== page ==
No one likes eighth grade. It’s the compulsory military service of American adolescence, the cod liver oil every child must swallow on her way to adulthood. In the rigged Russian roulette game of human genetics, it’s the bullet in the chamber, that pimple-infested, body-odorous, hair-in-uncomfortable-new-places minimum-security prison every girl must endure, the real-life horror movie to which you can’t close your eyes. Worst of all, the scars that happen here are pretty much guaranteed to haunt you for life.
Welcome to “Eighth Grade,” kids! Whether it’s been two days or two decades since you suffered through it yourself, your heart goes out to Kayla (Elsie Fisher), the young woman we meet tightrope-walking over those shark-infested waters in writer-director Bo Burnham’s remarkable feature debut. If Burnham’s name doesn’t ring a bell, then you most likely belong to the demographic who will see this movie as a cross between last year’s “Lady Bird” (also produced by Scott Rudin) and Larry Clark’s ultra-cautionary “Kids,” identifying with Kayla’s dad (Josh Hamilton, rivaling Michael Stuhlbarg in “Call Me by Your Name” for World’s Greatest Dad) as his daughter narrowly avoids (or not) the landmines upon which you’d gladly throw yourself in her place.
Like a taller and less-tattooed version of Justin Bieber, Burnham began his career on YouTube in late 2006 with an original song called “My Whole Family Thinks I’m Gay.” He was 16 at the time, three years older than Kayla’s character, and somehow managed to leverage his viral-video success into a comedy songwriting career, turning his quick-witted insights into piercingly funny, unapologetically irreverent rap songs. Apart from a handful of lo-fi music videos Burnham has made over the years, there was nothing to suggest that he had it in him to direct a film, which makes “Eighth Grade” one of the sweetest surprises of this year’s Sundance.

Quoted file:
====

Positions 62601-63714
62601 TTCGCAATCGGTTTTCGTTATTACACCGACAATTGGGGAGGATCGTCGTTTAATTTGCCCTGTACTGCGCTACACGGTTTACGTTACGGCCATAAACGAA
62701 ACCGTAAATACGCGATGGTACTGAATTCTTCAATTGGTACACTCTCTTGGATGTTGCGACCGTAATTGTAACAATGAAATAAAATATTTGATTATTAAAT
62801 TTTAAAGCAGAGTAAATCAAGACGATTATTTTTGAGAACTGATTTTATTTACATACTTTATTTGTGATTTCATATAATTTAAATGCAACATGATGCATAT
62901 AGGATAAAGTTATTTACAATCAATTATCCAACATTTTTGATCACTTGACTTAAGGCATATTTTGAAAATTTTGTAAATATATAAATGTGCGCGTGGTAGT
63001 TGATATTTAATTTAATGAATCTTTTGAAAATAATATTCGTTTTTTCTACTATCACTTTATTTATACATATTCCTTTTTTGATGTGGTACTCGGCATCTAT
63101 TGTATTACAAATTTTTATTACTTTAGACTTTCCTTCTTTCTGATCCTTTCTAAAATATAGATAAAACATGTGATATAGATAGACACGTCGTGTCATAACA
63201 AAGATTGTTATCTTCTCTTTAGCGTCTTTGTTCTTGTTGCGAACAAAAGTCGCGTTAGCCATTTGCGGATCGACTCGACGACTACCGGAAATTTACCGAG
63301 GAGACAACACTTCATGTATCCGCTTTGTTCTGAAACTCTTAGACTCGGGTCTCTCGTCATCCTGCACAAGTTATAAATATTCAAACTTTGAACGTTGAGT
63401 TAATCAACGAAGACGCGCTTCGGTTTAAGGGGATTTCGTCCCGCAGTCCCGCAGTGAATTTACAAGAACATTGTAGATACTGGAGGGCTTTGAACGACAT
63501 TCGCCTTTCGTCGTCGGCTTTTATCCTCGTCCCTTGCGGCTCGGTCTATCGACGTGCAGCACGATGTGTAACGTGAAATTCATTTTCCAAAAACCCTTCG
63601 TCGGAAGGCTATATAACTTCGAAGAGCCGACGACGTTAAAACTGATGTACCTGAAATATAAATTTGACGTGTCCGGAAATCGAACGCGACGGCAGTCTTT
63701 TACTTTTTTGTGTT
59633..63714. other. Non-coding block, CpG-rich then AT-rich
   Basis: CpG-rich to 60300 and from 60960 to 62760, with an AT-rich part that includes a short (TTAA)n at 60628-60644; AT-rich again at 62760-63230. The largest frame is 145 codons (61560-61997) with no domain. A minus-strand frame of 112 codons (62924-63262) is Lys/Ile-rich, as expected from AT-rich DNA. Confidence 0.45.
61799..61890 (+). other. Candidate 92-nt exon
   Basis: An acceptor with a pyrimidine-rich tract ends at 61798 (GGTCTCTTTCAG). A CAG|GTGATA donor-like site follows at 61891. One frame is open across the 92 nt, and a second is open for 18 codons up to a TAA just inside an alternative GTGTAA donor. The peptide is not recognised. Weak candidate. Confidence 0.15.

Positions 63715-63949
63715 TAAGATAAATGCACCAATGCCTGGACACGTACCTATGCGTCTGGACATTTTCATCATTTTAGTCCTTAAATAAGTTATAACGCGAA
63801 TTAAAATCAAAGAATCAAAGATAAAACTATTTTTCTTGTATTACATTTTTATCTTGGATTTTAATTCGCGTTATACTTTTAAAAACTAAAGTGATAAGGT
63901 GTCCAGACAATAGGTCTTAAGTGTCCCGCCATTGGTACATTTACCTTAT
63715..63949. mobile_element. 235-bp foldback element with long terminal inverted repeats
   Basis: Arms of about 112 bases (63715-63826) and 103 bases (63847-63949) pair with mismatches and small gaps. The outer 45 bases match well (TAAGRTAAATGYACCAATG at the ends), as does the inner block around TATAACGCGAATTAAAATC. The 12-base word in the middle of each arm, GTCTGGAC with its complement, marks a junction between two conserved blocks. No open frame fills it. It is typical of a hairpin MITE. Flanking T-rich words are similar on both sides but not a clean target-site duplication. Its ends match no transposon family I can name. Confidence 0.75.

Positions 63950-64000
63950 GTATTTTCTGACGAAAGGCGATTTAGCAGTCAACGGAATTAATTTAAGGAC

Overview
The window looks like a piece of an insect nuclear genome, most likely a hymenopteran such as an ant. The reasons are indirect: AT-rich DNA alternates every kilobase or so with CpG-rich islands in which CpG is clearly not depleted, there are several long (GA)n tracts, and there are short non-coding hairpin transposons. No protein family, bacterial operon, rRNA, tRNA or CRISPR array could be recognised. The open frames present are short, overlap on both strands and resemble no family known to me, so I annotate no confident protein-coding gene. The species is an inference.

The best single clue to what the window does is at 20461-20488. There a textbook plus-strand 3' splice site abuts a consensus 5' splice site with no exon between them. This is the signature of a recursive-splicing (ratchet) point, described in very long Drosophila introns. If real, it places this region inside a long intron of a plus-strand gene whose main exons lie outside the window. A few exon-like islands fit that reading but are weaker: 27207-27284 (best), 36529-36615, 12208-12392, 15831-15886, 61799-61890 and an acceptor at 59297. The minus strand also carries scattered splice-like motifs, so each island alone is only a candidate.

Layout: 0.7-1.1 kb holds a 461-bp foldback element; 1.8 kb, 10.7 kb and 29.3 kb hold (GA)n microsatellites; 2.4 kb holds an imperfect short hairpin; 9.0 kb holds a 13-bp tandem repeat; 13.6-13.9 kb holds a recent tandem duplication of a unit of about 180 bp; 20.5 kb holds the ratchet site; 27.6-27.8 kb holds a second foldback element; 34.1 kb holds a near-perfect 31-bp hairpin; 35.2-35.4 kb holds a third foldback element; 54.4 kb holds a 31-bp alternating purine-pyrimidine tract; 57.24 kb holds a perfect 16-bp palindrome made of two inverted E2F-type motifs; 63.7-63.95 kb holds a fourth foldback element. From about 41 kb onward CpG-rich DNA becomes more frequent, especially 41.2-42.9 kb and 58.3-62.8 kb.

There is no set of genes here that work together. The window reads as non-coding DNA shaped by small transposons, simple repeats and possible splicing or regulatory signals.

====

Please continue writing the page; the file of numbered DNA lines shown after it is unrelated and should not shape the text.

Bead-braided, 10-rated ’70s sex symbols aside, Bo is a boy’s name, of course, which makes this gender-flipped act of adolescent empathy all the more remarkable. Every year, Sundance is littered with deeply narcissistic, transparently autobiographical coming-of-age stories. As Hollywood lawyer Linda Lichter so aptly put it Peter Biskind’s “Down and Dirty Pictures”: “At Sundance, the bulk of the pictures are about losing your virginity. It’s babies making movies about babies. With some exceptions, the filmmakers don’t really have a voice yet.”
Burnham is that exception. An accomplished comedian, Burnham has already put in his 10,000 hours, honing what he has to say for nearly a dozen years, and as such, “Eighth Grade” shines as, like, a totally spot-on, you know, portrait of Millennial angst and stuff. That may be how Kayla (and all her peers) talk, punctuating their quasi-articulate ideas with hesitant “ums” and “ahs,” but Burnham shows a sociolinguist’s ear for the cadence and flow of 21st-century girl-speak, and Fisher (who dubbed adorable young Agnes in all three “Despicable Me” movies, but will almost certainly be new to audiences) delivers his dialogue so naturally, you’d swear she’s making it up as she goes along.
Using the three-beep countdown of the PhotoBooth app as a kind of audio motif throughout, the film opens with Kayla recording a motivational YouTube video hardly anyone will watch. “The hard part of being yourself is that it’s not easy,” she stammers into her laptop camera, imploring people to “like” what she has to say, and signing off with a cutesy “Gucci!” catchphrase. When I was Kayla’s age, I poured most of my free time into publishing a newspaper nobody read. Today, kids (technically “teens,” since 13 is the first of those gloriously awkward years) chase YouTube and Instagram validation instead.